* Spain, Italy average debt maturity lowest since 2004
* About 40 pct of total debt expires in next 3-4 years
* Growth outlook offers opportunity to sell long-term debt
* More long-term debt sales could slow recent rally
By Marius Zaharia
LONDON, Jan 17 (Reuters) - Spain and Italy are grabbing a historic opportunity to lengthen the average life of their debt and pull themselves out of a dangerous spiral of short-term refinancing obligations.
Both countries have said they plan to issue longer-term debt, taking advantage of a revival in appetite for such high-yielding bonds to free themselves from the treadmill of keeping up with frequent repayment deadlines.
Even now, more than 40 percent of Spanish debt expires in the next three years and a similar chunk of Italian debt comes due in the next four years, Reuters calculations show.
But if they can tap into renewed investor interest and keep selling long-dated bonds, they can fundamentally improve their financing position, which had investors so leery in 2011 and 2012 that many outside the euro zone predicted the bloc’s imminent fracture.
Signs of economic recovery this year and central bank safety nets introduced to tame the crisis, which erupted in Greece in 2010 and spread to the region’s other highly indebted nations, have helped bring down both Italian and Spanish 10-year borrowing costs by about half a percentage point so far this year.
Falling overall financing costs argue for longer maturities to be issued. The total average interest rate Spain paid on its debt was 3.73 percent at the end of 2013, down from 4.07 percent in 2011, according to Treasury data.
Spain can now sell nine-year bonds at its average rate of funding, whereas late in 2011 it could not even sell three-year bonds at the then average rate.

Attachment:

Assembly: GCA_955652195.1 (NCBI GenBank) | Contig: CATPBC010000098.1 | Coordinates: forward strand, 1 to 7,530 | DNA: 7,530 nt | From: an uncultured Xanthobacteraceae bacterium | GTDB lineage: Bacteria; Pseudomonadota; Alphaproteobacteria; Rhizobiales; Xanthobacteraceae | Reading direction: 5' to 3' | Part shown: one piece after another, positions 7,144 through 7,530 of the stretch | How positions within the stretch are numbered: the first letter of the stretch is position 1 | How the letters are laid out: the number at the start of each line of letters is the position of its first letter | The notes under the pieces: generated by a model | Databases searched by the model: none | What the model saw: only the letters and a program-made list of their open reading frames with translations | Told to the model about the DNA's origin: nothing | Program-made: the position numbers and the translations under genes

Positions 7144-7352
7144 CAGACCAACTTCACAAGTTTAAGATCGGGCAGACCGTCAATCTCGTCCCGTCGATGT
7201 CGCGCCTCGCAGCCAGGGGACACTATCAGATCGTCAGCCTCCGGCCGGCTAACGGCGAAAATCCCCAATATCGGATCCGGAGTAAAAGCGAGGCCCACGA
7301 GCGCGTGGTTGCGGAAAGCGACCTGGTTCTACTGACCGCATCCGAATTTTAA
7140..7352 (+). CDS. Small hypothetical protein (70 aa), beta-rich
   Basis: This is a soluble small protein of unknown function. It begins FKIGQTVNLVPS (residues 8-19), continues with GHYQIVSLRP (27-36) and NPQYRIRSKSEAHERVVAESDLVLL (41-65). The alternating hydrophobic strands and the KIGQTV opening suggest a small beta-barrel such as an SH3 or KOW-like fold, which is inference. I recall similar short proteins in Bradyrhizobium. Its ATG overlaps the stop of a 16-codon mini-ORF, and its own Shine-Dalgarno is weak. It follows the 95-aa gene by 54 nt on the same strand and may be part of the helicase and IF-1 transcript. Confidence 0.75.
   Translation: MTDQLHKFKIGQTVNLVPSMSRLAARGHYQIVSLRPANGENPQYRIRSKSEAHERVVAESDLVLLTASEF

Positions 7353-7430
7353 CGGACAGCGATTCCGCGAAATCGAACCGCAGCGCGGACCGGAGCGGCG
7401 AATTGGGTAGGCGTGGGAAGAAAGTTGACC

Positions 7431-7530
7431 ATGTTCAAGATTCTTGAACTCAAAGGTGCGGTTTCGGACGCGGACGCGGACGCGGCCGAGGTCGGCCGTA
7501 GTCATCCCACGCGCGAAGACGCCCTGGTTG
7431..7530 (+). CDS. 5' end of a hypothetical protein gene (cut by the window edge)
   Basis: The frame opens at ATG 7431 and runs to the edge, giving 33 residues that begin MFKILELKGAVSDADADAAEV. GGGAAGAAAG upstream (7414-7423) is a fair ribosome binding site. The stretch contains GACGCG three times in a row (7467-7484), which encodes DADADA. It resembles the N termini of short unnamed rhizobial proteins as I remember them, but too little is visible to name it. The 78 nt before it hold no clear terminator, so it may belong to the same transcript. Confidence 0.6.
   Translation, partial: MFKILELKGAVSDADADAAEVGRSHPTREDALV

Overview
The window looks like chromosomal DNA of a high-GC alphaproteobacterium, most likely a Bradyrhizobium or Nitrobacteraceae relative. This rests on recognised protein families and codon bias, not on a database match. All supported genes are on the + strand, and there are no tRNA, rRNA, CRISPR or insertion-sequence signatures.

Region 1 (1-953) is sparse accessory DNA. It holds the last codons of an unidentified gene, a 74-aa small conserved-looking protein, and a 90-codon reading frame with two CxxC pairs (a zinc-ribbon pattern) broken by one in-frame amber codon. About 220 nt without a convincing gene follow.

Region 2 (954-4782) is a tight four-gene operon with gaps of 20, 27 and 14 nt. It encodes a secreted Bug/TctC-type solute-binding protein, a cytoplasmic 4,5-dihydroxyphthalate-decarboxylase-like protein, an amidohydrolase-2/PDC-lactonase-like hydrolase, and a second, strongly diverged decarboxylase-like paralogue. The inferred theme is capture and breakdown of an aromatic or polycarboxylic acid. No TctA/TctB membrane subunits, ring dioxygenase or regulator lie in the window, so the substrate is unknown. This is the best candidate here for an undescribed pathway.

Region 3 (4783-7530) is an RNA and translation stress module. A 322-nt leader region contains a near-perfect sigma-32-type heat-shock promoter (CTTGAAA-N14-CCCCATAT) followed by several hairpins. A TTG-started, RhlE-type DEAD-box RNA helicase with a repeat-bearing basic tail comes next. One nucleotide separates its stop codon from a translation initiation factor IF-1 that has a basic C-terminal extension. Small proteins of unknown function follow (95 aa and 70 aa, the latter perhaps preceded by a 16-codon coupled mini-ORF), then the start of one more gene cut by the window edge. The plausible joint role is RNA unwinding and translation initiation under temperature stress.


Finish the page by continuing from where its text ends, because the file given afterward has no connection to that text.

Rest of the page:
Italy sold bonds in 2013 of an average maturity of 7.6 years and an average cost of 3.61 percent - the current cost of nine-year bonds, according to Reuters and Commerzbank data.
“Increasing it (the average life of debt) must be the biggest theme of the year for Italy and Spain,” said David Schnautz, rate strategist at Commerzbank in New York.
“It’s a very realistic plan. Pension funds and others have nominal yield targets and stepping down the credit spectrum is the lesser of many evils for them. Looking at what Germany offers, you can double that with (Spanish and Italian bonds).”
But while growth holds down the debt burden relative to gross domestic product, both countries remain acutely vulnerable to shifts in sentiment with debt loads of 0.9 and 1.3 times economic output in Spain and Italy respectively.
At the end of 2013, the average maturity of Spanish and Italian debt was 6.2 and 6.44 years, respectively - both their shortest since 2004 and off highs of 6.82 and 7.2 years.
“As the crisis wanes and the fiscal situation improves, they still have to issue a lot (of bonds), not because of a high (budget)deficit, but because of high redemptions,” said Gianluca Ziglio, an analyst at Sunrise Brokers.
“This makes the bonds less attractive... If issuance shifts towards longer maturities, investors would have to ask a premium for it.”
He added though that a major reversal of the falling trend in bond yields was not necessarily on the cards. Only another dip into recession or a political crisis could cause that.
In the future, investors would actually consider a longer life of overall debt an appealing feature of those markets.
Spanish 10-year borrowing costs trade at their lowest in about 4 years at around 3.75 percent and not far from euro era lows. Italy’s debt costs are back to 3.85 percent.
Their 15- and 30-year bond yields are also at or close to multi-year lows, and just over half what two-year yields were at their crisis peaks.
In its 2014 strategy, the Spanish Treasury said its aim was to at least stabilise the average maturity of its debt. Maria Cannata, the head of Italy’s debt agency, has repeatedly said she will try to increase the debt’s lifespan if she can.
Both sovereigns are already making progress. By this time last year, the longest-dated debt Italy had sold was about 500 million euros ($680 million) of a 2022 bond. This year, its longest tap was a 2028 bond for 1.695 billion euros.
Spain this year has already sold about 5 billion in 2026 and 2028 bonds and analysts expect a syndicated deal for a bond maturing in at least 10 years to be scheduled soon. By this time last year, the longest bond it sold was a 7 billion euro, 10-year through a syndicate of banks.
Sandra Holdsworth, investment manager at Kames Capital, is one of the investors who has recently increased the overall maturity of Spanish and Italian bond holdings.
“We have moved up the (yield) curve because we’ve become more certain the periphery was having an economic rebound and we’re still seeing that,” she said.